Search Like a Google Ninja

 We all know how to Google, right? Well, here are some simple search tricks to make that search more productive and more awesome. You can find a lot of things without having to actually leave the Google search page or visit another website. 

Remember, in most cases you do not need to capitalize words for Google. The other thing to keep in mind is that generally you should not put quotes around these search terms unless you're searching the web for only things that contain that exact search phrase. I'm doing it here sometimes for clarity, but if you're following along in a new tab, remove the quotes unless the instructions specify that they're necessary. 

calculatorGoogle.png
Screen Capture

Do you find yourself using a calculator app on your desktop a lot? You could just be using Google. You can search for a wide variety of math problems, and you don't need to use rigid symbols to do it. Searching for 5+5 works just as well as searching for "five plus five." It even works when you mix words and symbols up, so long as it's an actual equation. In this example, I searched for "square root of 234324 times four." 

The other thing to notice is that once you do a calculator search, that calculator app is still up there. You can use it to do more calculations.

If you're feeling even more math-y, try asking for graphs:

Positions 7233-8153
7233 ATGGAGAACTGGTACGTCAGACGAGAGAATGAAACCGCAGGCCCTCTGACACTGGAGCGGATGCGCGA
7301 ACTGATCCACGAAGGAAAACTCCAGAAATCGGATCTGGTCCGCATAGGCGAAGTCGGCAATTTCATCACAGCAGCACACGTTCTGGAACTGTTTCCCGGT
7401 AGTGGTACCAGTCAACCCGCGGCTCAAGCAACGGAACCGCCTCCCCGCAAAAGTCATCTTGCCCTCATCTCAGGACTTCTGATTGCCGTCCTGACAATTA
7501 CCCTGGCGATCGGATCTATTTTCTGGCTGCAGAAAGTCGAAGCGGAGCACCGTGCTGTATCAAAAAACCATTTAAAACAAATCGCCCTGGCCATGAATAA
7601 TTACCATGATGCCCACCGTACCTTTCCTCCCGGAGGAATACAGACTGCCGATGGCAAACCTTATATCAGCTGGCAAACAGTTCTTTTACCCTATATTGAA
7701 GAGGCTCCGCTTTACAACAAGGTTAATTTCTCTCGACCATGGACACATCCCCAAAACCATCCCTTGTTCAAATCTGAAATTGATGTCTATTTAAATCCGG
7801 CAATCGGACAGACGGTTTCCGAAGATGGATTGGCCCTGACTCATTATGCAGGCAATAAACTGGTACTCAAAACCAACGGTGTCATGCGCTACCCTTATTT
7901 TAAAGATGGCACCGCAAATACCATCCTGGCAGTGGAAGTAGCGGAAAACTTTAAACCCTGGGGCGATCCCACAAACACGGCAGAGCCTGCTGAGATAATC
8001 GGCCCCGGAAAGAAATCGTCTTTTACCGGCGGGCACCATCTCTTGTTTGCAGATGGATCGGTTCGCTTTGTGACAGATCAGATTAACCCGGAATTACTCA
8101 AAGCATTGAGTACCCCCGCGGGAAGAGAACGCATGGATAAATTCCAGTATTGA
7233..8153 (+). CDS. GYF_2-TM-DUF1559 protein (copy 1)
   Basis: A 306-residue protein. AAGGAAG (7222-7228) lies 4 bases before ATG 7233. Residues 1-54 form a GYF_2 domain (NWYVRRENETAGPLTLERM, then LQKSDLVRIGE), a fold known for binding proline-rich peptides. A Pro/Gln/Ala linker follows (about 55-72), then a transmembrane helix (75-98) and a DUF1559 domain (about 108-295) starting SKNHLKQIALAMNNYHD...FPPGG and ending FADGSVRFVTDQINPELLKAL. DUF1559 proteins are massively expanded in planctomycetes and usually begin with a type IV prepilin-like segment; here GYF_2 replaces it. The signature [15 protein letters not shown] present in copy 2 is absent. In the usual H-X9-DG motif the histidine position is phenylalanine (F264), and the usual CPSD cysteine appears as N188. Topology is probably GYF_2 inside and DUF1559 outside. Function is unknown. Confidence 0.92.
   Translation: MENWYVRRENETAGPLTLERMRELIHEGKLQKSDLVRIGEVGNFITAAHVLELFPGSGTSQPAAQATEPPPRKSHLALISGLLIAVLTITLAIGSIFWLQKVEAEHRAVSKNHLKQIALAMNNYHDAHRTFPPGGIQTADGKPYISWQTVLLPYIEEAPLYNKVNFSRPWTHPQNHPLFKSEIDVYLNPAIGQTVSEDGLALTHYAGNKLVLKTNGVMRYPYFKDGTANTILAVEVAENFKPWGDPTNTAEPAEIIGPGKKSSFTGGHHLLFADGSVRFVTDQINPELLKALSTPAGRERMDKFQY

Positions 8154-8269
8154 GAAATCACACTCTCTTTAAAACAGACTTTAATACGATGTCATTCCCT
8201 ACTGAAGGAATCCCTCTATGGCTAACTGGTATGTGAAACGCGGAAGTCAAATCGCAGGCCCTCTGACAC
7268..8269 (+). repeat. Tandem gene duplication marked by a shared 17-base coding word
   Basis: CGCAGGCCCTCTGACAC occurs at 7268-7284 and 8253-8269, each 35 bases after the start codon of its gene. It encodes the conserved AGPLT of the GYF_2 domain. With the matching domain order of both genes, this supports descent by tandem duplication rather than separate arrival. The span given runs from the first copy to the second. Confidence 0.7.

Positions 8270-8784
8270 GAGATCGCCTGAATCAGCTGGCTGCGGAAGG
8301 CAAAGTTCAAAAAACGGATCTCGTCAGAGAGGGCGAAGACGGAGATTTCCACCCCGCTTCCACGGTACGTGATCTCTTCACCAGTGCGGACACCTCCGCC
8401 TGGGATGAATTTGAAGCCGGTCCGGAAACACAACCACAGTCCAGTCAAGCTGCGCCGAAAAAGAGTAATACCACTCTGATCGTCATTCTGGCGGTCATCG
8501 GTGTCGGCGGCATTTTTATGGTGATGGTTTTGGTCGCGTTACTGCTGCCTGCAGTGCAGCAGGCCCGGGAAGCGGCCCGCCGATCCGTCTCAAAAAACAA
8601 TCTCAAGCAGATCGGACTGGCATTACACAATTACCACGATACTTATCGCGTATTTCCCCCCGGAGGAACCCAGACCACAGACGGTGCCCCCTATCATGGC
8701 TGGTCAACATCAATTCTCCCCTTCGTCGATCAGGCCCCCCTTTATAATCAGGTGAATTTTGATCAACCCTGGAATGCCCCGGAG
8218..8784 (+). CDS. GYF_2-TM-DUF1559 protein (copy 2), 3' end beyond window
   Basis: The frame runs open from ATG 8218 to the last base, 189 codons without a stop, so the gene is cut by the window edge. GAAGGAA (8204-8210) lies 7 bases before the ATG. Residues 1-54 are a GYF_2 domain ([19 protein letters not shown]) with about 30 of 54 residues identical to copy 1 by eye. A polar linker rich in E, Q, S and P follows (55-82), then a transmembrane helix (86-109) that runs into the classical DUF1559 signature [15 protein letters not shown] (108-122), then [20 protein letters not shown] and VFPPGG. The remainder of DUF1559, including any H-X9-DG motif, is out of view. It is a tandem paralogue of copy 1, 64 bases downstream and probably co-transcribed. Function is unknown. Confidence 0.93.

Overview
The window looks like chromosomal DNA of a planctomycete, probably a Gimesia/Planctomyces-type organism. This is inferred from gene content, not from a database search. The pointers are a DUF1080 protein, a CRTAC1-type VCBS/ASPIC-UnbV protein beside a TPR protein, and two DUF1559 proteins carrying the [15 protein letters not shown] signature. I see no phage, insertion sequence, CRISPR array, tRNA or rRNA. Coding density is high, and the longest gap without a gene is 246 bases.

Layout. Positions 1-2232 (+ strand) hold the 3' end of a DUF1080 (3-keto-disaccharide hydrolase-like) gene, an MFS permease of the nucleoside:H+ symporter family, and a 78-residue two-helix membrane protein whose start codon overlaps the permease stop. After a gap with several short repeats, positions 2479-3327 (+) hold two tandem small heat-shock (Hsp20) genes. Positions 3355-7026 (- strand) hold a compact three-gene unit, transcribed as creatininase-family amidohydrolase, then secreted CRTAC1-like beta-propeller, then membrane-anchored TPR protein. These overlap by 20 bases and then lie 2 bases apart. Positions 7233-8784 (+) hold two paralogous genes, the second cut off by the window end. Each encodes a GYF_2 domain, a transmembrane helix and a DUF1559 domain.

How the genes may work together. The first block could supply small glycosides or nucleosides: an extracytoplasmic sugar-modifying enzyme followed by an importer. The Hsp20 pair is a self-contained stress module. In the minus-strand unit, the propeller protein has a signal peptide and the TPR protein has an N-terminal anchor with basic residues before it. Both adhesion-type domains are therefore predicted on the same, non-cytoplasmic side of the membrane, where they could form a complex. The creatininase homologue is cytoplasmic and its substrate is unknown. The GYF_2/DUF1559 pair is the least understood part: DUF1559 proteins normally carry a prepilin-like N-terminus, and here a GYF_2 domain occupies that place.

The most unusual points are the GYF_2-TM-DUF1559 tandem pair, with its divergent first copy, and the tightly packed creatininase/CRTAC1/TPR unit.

graph y=2x

 

sin(4pi/3-x)+cos(x+5pi/6)

The graphs don't give you the same calculator app, but they do tend to be interactive.  More »

define.png
Screen capture

Want to find the dictionary meaning of a word without searching for a dictionary and then searching in the dictionary? A quick Google hack is to use the "define" syntax.  

define: your-mystery-word

If you don't want to go further than that, you've got your definition covered. If you need more of a nuanced definition or more than one source, click on the downward pointing arrow. Depending on the word, you'll see etymology information, trends on how frequently the word is used, and an option to translate the word into another language. And, of course, clicking on the little speaker tells you how the word is pronounced.  More »

03
of 10

Convert Measurements and Currencies

googleCalculator.png
Screen Capture

 Did you want to know how many gallons are in a pint or how many US Dollars in a Euro? Just ask Google. Just like with the calculator app, you've got a lot of leeway to find things that convert to other things, so long as you search in a way that would make sense as an equation, so "5 dollars in pounds" pulls up a conversion of five US Dollars in British Pounds Sterling. 

You could have meant a different dollar - Canadian or Australian, for example, but Google takes a guess that you want the most commonly searched for type in your geographic area. If Google guessed wrong in this case, just be more specific in your next search. As with many other apps, the results are usually interactive and let you perform more calculations. 

Simply use the regular search box and search for starting currency in desired currency. For example, to find out how much the Canadian dollar is worth in US dollars today, I'd type in:

canadian dollar in us dollar

The calculator graphic appears at the top of the screen along with my answer in bold type. This is because currency conversion is part of Google's hidden calculator.

Remember, you don't need to capitalize things in Google searches.

Variations